> On Thu, Jun 13, 2019 at 01:25:38PM +0600, Timur Birsh wrote:
>>  Just to be sure, a new command line argument needs to be added for
>>  reporting the numbers? Should it implies --verbose argument?
>
> Nope. I mean that running a SELECT count(*) can be costly for many
> items.

Understood, thanks.

I found a way to get the number of LOs that will be removed without
the SELECT count(*) - PQcmdTuples(). Please find attached patch v2.
I fixed some indentation in the variable declaration blocks.

There is a database with tables that have a lot of tuples with large objects:

# select count(*) from pg_largeobject_metadata;
  count
----------
 44707424
(1 row)

An application that uses this database from time to time deletes and adds a lot
of rows, it happens that more than 10,000,000 orphaned LOs remain in the
database. Removing such a number of items takes a long time.
I guess, it would be helpful to know how many LOs going to be removed and
report deleted percentage.

Thanks,
Timur

0001-Report-the-number-of-large-objects-going-to-be-remov.patch (3K) Download Attachment
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Re: [PATCH] vacuumlo: print the number of large objects going to be removed

Daniel Verite
        Timur Birsh wrote:

> Please find attached patch v2.
> I fixed some indentation in the variable declaration blocks.

The tab width should be 4. Please have a look at
https://www.postgresql.org/docs/current/source-format.html
It also explains why opportunistic reformatting is futile, anyway:

  "Your code will get run through pgindent before the next release, so
  there's no point in making it look nice under some other set of
  formatting conventions. A good rule of thumb for patches is “make
  the new code look like the existing code around it”."

> An application that uses this database from time to time deletes and
> adds a lot of rows, it happens that more than 10,000,000 orphaned
> LOs remain in the database. Removing such a number of items takes a
> long time.

It might be useful to display the progress report in the loop, but
it appears that even when there's nothing to remove, vacuumlo is
likely to take a long time, because of the method it uses:

#1. it builds a temp table with the OIDs of all large objects.

#2. for each non-system OID column in the db, it deletes from the temp
    table each value existing under that column, assuming that it's a
    reference to a large object (incidentally if you have OID columns
    that don't refer to large objects in your schemas, they get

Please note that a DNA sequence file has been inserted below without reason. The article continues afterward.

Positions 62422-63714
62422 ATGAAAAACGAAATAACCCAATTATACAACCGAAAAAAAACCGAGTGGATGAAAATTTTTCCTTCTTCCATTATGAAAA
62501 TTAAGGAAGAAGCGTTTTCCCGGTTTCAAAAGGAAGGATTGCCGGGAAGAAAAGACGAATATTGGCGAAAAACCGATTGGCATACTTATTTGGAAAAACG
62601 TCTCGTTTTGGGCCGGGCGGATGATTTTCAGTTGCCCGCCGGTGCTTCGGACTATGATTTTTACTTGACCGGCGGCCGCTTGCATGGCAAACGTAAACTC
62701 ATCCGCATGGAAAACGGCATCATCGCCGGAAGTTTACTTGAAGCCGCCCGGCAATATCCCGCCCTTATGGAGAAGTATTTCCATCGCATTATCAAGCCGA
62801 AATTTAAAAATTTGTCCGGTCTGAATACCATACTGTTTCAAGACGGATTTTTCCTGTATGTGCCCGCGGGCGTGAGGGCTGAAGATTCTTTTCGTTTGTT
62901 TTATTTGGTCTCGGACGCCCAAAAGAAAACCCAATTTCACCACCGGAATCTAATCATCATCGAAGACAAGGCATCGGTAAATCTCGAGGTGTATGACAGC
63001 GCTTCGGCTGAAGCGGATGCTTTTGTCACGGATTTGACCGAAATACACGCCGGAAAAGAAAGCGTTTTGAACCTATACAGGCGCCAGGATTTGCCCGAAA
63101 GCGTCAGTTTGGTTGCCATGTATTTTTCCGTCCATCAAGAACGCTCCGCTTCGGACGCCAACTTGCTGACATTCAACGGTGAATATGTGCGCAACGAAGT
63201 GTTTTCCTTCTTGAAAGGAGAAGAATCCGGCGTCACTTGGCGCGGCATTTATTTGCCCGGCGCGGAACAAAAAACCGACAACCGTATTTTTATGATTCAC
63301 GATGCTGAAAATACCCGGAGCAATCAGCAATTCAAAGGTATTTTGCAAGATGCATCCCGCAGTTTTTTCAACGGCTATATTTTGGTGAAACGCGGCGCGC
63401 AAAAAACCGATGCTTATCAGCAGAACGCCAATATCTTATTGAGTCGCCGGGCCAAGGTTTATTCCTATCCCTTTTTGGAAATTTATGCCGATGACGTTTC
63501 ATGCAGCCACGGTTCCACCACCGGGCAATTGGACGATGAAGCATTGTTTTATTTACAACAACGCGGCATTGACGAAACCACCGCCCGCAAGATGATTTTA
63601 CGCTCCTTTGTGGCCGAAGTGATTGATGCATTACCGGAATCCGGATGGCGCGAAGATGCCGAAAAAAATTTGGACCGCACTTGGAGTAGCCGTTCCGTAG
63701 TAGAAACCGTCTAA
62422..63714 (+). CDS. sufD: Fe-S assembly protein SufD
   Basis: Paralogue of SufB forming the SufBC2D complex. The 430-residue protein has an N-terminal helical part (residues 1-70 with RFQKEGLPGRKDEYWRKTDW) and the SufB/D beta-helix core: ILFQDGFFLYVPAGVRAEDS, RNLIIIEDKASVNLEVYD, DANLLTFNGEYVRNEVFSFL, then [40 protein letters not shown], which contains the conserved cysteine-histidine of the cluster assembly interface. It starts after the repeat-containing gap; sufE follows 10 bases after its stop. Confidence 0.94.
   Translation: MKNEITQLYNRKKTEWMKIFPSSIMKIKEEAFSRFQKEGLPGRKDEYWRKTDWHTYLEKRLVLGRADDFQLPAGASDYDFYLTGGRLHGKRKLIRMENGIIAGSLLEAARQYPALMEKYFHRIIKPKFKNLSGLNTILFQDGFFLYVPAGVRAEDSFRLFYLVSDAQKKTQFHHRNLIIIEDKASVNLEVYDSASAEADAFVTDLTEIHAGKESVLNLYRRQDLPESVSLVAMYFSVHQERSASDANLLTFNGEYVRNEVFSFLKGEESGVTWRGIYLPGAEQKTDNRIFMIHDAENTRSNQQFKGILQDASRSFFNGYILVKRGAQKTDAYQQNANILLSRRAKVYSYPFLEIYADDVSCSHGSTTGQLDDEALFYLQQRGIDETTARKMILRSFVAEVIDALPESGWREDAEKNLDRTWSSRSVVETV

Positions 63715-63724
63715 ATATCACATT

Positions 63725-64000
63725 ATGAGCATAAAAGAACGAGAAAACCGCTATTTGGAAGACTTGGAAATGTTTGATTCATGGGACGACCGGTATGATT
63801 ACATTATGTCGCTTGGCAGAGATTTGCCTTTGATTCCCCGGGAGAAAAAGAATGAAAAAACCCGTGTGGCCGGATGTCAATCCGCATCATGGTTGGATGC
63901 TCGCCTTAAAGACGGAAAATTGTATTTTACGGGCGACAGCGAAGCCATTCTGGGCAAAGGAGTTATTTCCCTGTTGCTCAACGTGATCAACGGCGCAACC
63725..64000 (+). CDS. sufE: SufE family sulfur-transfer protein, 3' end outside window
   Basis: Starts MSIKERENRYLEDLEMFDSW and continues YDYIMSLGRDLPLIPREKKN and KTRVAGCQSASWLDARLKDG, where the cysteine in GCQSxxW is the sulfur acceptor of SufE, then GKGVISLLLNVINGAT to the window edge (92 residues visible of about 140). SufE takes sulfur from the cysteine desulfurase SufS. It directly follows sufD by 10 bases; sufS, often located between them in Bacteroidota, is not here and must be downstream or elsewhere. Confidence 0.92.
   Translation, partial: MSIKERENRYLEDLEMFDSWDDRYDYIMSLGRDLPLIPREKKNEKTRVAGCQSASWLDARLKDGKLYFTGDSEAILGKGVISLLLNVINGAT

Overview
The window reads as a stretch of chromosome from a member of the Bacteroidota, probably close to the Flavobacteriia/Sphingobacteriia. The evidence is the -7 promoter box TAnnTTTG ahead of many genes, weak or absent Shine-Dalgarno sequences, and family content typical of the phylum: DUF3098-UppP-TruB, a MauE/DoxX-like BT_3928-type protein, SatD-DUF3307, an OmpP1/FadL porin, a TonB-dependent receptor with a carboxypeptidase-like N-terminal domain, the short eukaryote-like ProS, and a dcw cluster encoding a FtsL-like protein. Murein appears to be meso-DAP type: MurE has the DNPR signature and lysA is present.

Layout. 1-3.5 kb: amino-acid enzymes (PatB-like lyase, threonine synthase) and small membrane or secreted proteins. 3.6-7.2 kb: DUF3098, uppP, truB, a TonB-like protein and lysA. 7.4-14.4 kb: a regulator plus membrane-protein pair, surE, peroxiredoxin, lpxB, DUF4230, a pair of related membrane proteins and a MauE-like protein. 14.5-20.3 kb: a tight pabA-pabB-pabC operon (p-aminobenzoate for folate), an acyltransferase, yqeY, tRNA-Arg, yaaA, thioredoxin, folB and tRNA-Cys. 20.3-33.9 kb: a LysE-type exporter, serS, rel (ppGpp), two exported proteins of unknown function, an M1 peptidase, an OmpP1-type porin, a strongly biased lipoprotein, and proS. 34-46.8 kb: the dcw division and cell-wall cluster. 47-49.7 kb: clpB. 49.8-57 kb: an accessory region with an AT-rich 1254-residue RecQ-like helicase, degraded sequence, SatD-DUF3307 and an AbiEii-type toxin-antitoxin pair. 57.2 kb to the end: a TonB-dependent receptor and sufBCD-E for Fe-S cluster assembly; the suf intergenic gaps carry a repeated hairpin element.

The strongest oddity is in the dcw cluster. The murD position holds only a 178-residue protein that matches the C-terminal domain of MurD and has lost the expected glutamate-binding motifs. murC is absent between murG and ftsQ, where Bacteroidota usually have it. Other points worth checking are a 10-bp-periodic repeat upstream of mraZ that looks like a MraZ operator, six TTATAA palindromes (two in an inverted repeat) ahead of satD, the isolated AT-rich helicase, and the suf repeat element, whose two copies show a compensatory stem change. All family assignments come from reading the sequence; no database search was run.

dragged into this. Also in case of OID reuse and bad luck they may
    permanently block the removal of some orphaned large objects).

#3. it creates a holdable cursor to iterate on the temp table.

#4. finally it calls lo_unlink() on each remaining OID in batched
    transactions.

The design with #1 and #2 dates back from the very first version,
in 1999.
Nowadays, maybe we could skip these steps by creating a cursor
directly for a generated query that would look like this:

   SELECT oid FROM pg_largeobject_metadata lo WHERE NOT EXISTS (
      SELECT 1 FROM schema1.tablename1 WHERE oid_column1 = lo.oid
       UNION ALL
      SELECT 1 FROM schema2.tablename2 WHERE oid_column2 = lo.oid
       UNION ALL
      ...
    );

That might be much faster than #1 and #2, especially in the case when
there's only one SELECT in that subquery and no UNION ALL is even
necessary.

For #4, a more modern approach could be to move that step into a
server-side DO block or a procedure, as transaction control is
available in them since version 11. This would avoid one client-server
round-trip per LO to delete, plus the round trips for the
cursor fetches. In the mentioned case of millions of objects to
unlink, that might be significant. In this case, progress report would
have to be done with RAISE NOTICE or some such.

In fact, this leads to another idea that vacuumlo as a client-side app
could be obsoleted and replaced by a paragraph in the doc
with a skeleton of an implementation in a DO block,
in which a user could replace the blind search in all OID
columns by a custom subquery targeting specifically their schema.
As a code block, it would be directly embeddable in a psql script or
in a procedure called by pg_cron or any equivalent tool.


Best regards,
--
Daniel Vérité
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Twitter: @DanielVerite